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Steelers' film session: Offense displays quick-strike capability

| Monday, Oct. 14, 2013, 9:33 p.m.
Christopher Horner | Tribune-Review
Steelers quarterback Ben Roethlisberger throws a pass to tight end Heath Miller during the first quarter against the Jets on Sunday, Oct. 13, 2013, at MetLife Stadium.

Put yourself in Todd Haley's shoes for a minute.

You are required to come up with a game plan against one of the most disruptive defensive fronts in the league, which doesn't allow teams to run the ball.

Sure, the Jets might be vulnerable defending the pass, but your offensive line won't allow that to happen with the struggles they've had protecting the quarterback.

You would love to get the ball in the hands of Antonio Brown, Heath Miller and Le'Veon Bell, but, once again, the fear of pressure and possible game-altering turnovers are a worry.

So, what would you do?

Well, Haley came up with the ultimate quick-strike plan of screens, quick throws and extra protection, Ben Roethlisberger executed it to perfection, and the Steelers collected a 19-6 win over the Jets.

Six of the Steelers first eight pass plays were screens, with three of them targeting Brown; Roethlisberger got rid of the ball in less than two seconds in all but 12 of his 30 throws; there were at least two tight ends on the field for 35 of the Steelers' 61 offensive snaps.

That resulted in Roethlisberger getting sacked only three times and hit three other times. He completed 23-of-30 passes for 264 yards and the game's only touchdown to Emmanuel Sanders.

It all started with the screens for Haley.

He called 12 total, with Brown leading the way with four catches. Bell and Miller had three, and Sanders one. There was one incompletion.

Even when a screen wasn't called, Roethlisberger got rid of the ball on rhythm. His first 10 attempts were all quick throws: 0.97, 0.96, 1.81, 1.71, 1.41, 1.76, 1.67, 1.01, 2.79 (sack), 3.40 (pump fake) and 1.81 seconds.

Add an extra tight end in the formation, and it was obvious that Haley wasn't taking any chances to allow the Jets' defensive line to be disruptive — especially early in the game.

• If Jarvis Jones has shown anything over the first month of the season it is that he can be disruptive. But the rookie can also be, well, a rookie. On two occasions, the Jets took advantage of Jones' eagerness — one of which resulted in Jones taking a seat on the bench. The first play of the game, Jones slammed down the line of scrimmage that allowed Geno Smith to gain 9 yards on a zone read to the spot left vacated by Jones. In the second quarter, Jones got sucked in during an end-around by Mike Goodson. The play resulted in only 2 yards, but Jones went to the bench and did not return until the start of the third quarter. Jason Worilds, who replaced Jones, sacked Smith on the next play.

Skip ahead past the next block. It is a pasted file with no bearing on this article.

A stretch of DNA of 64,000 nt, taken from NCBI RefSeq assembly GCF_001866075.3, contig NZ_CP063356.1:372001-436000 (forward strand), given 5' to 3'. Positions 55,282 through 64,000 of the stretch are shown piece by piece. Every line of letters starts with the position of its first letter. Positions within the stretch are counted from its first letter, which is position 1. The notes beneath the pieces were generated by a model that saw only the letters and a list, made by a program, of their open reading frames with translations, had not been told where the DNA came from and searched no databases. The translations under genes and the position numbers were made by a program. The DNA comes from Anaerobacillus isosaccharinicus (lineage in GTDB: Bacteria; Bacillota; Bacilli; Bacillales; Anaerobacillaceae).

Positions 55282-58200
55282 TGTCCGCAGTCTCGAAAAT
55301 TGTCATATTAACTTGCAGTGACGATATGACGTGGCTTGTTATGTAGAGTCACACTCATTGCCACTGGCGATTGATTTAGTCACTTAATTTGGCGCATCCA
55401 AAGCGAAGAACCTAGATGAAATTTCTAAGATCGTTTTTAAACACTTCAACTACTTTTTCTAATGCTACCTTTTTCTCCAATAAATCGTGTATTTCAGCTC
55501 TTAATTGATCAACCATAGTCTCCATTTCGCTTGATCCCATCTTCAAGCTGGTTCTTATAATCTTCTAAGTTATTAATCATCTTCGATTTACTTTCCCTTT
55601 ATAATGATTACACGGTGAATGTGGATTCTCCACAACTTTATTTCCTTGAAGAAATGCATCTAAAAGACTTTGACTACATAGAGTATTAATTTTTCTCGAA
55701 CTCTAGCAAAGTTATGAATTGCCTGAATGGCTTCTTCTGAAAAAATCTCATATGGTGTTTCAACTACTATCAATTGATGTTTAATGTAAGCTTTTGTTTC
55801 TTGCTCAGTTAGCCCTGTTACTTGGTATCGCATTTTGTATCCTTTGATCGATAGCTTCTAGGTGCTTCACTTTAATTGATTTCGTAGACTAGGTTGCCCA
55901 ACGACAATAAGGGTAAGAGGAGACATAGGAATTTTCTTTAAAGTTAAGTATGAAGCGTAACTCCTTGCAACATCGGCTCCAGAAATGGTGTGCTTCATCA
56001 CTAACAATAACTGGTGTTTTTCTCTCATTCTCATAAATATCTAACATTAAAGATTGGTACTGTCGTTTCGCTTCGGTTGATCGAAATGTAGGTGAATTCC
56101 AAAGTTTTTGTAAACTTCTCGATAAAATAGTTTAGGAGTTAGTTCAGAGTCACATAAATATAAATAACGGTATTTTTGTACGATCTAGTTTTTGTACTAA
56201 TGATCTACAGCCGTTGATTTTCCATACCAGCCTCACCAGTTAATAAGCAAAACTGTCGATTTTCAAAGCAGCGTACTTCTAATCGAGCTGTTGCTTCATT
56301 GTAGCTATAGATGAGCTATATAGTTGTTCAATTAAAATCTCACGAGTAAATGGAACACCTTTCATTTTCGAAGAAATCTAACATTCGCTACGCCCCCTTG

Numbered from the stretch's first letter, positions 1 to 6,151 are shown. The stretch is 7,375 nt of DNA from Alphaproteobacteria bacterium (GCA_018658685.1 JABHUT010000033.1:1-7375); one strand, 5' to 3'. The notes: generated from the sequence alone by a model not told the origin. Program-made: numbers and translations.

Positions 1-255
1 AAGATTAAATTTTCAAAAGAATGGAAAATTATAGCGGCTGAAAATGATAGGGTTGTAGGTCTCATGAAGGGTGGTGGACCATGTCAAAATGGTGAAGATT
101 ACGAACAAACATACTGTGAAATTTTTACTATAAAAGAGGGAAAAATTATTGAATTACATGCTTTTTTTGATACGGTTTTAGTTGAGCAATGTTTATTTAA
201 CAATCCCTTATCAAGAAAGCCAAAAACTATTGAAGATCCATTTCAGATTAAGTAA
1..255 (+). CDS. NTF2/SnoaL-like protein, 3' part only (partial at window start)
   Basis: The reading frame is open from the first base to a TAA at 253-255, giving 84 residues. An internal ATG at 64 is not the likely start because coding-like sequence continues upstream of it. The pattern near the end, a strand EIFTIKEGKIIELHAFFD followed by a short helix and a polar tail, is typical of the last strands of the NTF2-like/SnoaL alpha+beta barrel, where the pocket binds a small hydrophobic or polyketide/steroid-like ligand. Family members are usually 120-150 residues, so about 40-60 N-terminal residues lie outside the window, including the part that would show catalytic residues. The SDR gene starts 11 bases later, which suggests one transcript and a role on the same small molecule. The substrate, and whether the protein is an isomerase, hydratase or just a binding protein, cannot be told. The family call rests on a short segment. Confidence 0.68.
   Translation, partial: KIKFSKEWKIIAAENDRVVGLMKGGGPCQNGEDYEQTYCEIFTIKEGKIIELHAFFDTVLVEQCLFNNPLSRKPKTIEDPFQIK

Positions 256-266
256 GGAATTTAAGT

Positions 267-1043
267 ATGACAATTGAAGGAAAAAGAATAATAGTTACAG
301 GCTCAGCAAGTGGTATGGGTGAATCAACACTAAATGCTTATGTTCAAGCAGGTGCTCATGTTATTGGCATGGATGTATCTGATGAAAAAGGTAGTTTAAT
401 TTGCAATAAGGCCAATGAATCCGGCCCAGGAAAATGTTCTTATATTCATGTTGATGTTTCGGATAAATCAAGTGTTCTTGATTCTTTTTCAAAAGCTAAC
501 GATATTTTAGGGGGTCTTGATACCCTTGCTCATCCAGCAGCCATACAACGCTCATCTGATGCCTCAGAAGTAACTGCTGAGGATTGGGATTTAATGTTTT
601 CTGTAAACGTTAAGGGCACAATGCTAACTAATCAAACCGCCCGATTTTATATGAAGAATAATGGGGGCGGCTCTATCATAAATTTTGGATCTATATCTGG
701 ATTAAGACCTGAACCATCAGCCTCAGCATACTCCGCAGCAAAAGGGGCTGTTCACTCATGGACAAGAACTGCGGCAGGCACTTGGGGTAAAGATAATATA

• Ryan Clark was responsible for the Steelers' first turnover of the season, but William Gay should get an assist. Gay, who replaced Cortez Allen in the starting lineup, jammed Jets tight end Konrad Reuland right before the 5-yard legal limit than threw him off his route. Smith threw to a spot — a spot that was occupied by Clark because of Gay's success at throwing off the Jets' timing.

• The outside zone blocking scheme was never going to be a big part of the Steelers' running game, but it is looking more like it might be gone for good. The Steelers called 26 run plays and didn't use the outside zone once. However, it has become a nice part of the Steelers' play-action and waggle game, which forces defenses to flow to one side allowing the backside to be open clear.

• Kelvin Beachum got whipped by Muhammad Wilkerson early. The play would have resulted in a safety if it wasn't for the nifty footwork of Ben Roethlisberger. After that, Beachum didn't allow a hit, a pressure or miss an assignment the rest of the game — despite a couple of questionable holding calls. What was most impressive with Beachum was his ability to get to the second level — something that's not common with tackles.

• The Steelers love to use the “quarter” personnel of six defensive backs — Gay, Clark, Ike Taylor, Troy Polamalu, Cortez Allen and Shamarko Thomas. Against the Jets, they leaned more heavily on their base package because of their ability to run the ball. Defensive coordinator Dick LeBeau has 27 base calls, 28 quarter calls and two nickel calls. The Steelers' most success came out of the base; they allowed only 120 of the Jets' 267 yards with two turnovers.

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